From almost immediately after my diagnosis, I decided not to be self-conscious about my condition. I didn’t intend to ‘share’ my experience with the world, it just sort of happened this way. I made a decided to not try to cover up the experience, but instead share it with people who are interested. I’m happy to answer any questions. I post photos to share the experience even more. The scars, the hair, the cancer – there’s no point in pretending its not here, so why be self-conscious about it?

But this is not a sign of being strong. It may be a sign of narcissism, but all of this ‘sharing’ doesn’t make the experience any easier. Just because I can write about my chemo doesn’t make the anxiety any less real. Answering the questions about what is going on with me doesn’t those answers any less bitter tasting in my mouth when I give them. My willingness to share – to not be self-conscious – is not an example of my strength.

Strength is giving yourself the shots. Taking the pills. Getting the chemo. Dealing with the phlebitis. Following the doctor’s orders. And questioning the doctors when you’re not sure of their answers. Strength is fighting the fight and not letting the cancer have control.

As my friend said – “The disease doesn’t define the person, the person defines the disease.” This friend has shown more strength in his experience with cancer then anyone else I know. And he didn’t have a blog to brag about that strength – he just did what he had to do.

The best – and most unexpected – by-product of my blog is that I am in touch with other Hodgkin’s patients around the country.

Early on, I drew a lot of inspiration from a girl I met in the hospital while I was there. She was 4 treatments ahead of me and she was able to shed light on a lot questions and concerns that I had. Now, I’m able to do the same thing for others. Through my lack of self-consciousness, I can share the nutritional advice I’ve been given or compare treatments with other people. Through this sharing of knowledge and experience, we are able to find more strength.

Reading Lance’s book has helped me better define my own experience with cancer and examine my own strengths and weaknesses. And it might be a cheesy yellow band of plastic, but because Lance Armstrong wasn’t self-consciousness, this Livestrong bracelet is now a symbol of the strength that all cancer patients share.

People are awesome

I feel good today.

Check that – I feel great today.

My usual chemo-zombie-sicky feeling cleared up by Sunday night (after a long Sunday afternoon nap). I woke up this morning with a desire for coffee – which is usually the first sign that my body is returning to normal.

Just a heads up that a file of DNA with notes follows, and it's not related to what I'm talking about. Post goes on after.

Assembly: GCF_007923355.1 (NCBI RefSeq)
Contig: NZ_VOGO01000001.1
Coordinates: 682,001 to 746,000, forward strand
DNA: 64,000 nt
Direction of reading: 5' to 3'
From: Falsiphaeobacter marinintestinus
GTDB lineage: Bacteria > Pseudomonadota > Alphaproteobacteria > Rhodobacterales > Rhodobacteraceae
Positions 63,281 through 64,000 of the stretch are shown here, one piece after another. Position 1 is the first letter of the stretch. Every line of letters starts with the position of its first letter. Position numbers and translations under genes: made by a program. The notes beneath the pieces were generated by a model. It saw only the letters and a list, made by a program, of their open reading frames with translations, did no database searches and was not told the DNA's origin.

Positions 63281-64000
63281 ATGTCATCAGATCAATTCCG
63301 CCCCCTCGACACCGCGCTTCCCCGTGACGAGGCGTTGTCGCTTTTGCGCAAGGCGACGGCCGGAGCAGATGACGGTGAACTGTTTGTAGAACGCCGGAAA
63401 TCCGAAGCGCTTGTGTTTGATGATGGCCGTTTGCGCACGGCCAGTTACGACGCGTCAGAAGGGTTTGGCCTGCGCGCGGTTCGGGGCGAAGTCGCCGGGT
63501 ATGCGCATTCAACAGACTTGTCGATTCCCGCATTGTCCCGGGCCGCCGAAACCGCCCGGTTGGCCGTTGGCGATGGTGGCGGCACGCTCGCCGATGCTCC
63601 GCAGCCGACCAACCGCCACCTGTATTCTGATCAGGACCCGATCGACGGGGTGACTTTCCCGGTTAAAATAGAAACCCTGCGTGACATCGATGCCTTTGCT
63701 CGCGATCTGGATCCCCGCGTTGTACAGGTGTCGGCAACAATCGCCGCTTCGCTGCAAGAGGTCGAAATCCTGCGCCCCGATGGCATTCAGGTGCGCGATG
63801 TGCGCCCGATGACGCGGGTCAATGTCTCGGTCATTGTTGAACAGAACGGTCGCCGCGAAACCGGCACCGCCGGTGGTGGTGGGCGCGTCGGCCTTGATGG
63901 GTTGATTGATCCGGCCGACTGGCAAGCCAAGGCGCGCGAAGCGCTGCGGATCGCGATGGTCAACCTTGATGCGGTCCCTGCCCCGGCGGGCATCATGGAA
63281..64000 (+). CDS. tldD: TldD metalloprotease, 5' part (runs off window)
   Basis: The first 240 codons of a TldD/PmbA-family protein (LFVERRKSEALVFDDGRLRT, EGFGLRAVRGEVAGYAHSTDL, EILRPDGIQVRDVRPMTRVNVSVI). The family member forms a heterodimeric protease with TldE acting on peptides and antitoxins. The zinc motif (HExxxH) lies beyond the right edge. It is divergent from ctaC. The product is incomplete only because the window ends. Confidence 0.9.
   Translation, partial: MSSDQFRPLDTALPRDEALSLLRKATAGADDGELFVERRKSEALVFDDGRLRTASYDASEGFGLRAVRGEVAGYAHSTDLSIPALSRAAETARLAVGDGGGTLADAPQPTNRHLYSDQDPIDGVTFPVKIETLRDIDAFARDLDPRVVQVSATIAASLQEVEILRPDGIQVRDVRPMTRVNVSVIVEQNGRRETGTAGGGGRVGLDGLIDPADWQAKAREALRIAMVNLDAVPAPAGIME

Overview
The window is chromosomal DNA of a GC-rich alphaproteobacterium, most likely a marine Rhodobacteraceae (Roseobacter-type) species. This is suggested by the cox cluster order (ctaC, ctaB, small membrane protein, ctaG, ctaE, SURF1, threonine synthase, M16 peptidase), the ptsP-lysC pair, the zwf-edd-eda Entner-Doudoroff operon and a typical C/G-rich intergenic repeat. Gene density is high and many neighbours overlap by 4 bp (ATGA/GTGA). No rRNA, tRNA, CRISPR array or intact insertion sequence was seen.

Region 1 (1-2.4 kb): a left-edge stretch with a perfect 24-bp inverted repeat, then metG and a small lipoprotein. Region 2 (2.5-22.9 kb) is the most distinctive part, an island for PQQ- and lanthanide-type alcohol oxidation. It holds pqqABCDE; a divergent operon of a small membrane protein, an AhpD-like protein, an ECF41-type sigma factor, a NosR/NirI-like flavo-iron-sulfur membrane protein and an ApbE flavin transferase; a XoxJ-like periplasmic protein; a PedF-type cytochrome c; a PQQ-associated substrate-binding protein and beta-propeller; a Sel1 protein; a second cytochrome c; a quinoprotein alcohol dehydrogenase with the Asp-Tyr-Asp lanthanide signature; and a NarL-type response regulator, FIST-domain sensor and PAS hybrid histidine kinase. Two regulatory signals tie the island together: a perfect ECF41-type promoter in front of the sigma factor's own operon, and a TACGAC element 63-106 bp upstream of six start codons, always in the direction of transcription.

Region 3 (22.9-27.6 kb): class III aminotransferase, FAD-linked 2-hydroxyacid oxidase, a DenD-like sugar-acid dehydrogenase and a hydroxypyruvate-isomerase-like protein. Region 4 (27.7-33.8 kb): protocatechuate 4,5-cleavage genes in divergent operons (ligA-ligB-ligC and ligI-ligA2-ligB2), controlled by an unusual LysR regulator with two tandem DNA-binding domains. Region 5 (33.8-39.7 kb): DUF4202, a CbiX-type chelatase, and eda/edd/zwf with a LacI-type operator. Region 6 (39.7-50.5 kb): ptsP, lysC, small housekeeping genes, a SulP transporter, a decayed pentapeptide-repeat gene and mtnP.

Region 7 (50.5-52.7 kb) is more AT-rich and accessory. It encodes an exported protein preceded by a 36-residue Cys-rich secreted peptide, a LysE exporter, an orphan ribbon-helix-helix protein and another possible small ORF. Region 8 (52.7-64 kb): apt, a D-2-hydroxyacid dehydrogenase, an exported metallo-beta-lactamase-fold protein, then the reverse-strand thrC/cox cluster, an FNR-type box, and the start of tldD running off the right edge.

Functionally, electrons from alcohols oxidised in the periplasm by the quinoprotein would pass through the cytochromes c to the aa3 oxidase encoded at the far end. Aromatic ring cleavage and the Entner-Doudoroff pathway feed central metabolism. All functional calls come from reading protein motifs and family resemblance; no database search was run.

Also, the problem with my portacath shouldn’t be a big deal. It should just be a surface infection that is supposed to clear up with the help of some antibiotics. The doctors are hoping that I can start getting chemo in the port by my next treatment. Nothing is for certain, but I’ll take a little good news.

Why else do I feel good today? I feel good because I spent most of last week feeling bad. Hitting the half way point of chemo left me feeling like there was a lot of fight behind me…and still a lot more fight left to come. It left me feeling exhausted and anxious. It left me feeling a bit sorry for myself. The rollercoaster that is my cancer treatment had hit a dip.

But mostly I feel good today because a lot of other people have taken the time to make me feel good. A friend at work asked about me – someone I didn’t even know was aware of my treatments. That was very nice of him.

I got a great postcard in the mail from friends in Spain. And an unexpected card signed by some friends and strangers from New York.

I got good news on my blog from a fellow Hodgkin’s patient that I’ve never met. I heard from my Hodgkin’s buddy that I met in the hospital when this all began. And another cancer survivor friend just keeps on keeping on – reminding me that this to will pass.

I feel good today because I have so many more reasons for feeling good than feeling bad.

And I want you all to know that when I have to take a deep breath and give myself a shot – I think of all of you. When I think of my next treatment and my stomach flips over – I’ll think of all those strangers in New York who are rooting for me. Port or no port – when the needles come, I’ll think of my fellow Hodgkin’s patients. I think of my family and friends and fellow cancer patients and strangers who have taken an interest.

I feel good today because its Monday and I’m getting better and people are awesome.

Thanks for being awesome.

Almost - but not quite - how I feel today.


Words from the big chair #5

Glass half full. Today was my 6th chemo treatment of 12. I was stoked.